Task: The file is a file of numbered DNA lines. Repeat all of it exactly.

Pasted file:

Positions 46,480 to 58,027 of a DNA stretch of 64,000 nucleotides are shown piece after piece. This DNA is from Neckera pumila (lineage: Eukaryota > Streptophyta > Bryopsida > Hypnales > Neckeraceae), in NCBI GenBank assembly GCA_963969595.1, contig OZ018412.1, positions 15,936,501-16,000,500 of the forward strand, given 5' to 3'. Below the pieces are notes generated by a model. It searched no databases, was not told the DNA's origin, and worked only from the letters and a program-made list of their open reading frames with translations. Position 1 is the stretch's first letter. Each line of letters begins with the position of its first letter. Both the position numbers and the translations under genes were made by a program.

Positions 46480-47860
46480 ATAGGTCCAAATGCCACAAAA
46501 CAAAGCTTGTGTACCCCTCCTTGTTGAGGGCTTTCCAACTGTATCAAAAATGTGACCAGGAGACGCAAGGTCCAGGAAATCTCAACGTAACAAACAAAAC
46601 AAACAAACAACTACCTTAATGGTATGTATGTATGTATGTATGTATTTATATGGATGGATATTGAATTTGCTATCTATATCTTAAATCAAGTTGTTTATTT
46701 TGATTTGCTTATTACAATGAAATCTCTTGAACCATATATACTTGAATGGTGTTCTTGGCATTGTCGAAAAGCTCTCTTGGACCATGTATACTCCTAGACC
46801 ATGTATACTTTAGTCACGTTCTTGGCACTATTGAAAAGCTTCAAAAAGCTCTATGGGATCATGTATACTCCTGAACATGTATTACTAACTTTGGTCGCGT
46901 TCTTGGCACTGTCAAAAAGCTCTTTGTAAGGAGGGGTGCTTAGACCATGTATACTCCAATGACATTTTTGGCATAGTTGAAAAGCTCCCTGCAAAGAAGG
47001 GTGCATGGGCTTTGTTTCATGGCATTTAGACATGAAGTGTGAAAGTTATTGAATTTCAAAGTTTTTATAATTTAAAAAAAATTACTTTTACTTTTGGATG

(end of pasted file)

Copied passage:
Positions 46,480 to 58,027 of a DNA stretch of 64,000 nucleotides are shown piece after piece. This DNA is from Neckera pumila (lineage: Eukaryota > Streptophyta > Bryopsida > Hypnales > Neckeraceae), in NCBI GenBank assembly GCA_963969595.1, contig OZ018412.1, positions 15,936,501-16,000,500 of the forward strand, given 5' to 3'. Below the pieces are notes generated by a model. It searched no databases, was not told the DNA's origin, and worked only from the letters and a program-made list of their open reading frames with translations. Position 1 is the stretch's first letter. Each line of letters begins with the position of its first letter. Both the position numbers and the translations under genes were made by a program.

Positions 46480-47860
46480 ATAGGTCCAAATGCCACAAAA
46501 CAAAGCTTGTGTACCCCTCCTTGTTGAGGGCTTTCCAACTGTATCAAAAATGTGACCAGGAGACGCAAGGTCCAGGAAATCTCAACGTAACAAACAAAAC
46601 AAACAAACAACTACCTTAATGGTATGTATGTATGTATGTATGTATTTATATGGATGGATATTGAATTTGCTATCTATATCTTAAATCAAGTTGTTTATTT
46701 TGATTTGCTTATTACAATGAAATCTCTTGAACCATATATACTTGAATGGTGTTCTTGGCATTGTCGAAAAGCTCTCTTGGACCATGTATACTCCTAGACC
46801 ATGTATACTTTAGTCACGTTCTTGGCACTATTGAAAAGCTTCAAAAAGCTCTATGGGATCATGTATACTCCTGAACATGTATTACTAACTTTGGTCGCGT
46901 TCTTGGCACTGTCAAAAAGCTCTTTGTAAGGAGGGGTGCTTAGACCATGTATACTCCAATGACATTTTTGGCATAGTTGAAAAGCTCCCTGCAAAGAAGG
47001 GTGCATGGGCTTTGTTTCATGGCATTTAGACATGAAGTGTGAAAGTTATTGAATTTCAAAGTTTTTATAATTTAAAAAAAATTACTTTTACTTTTGGATG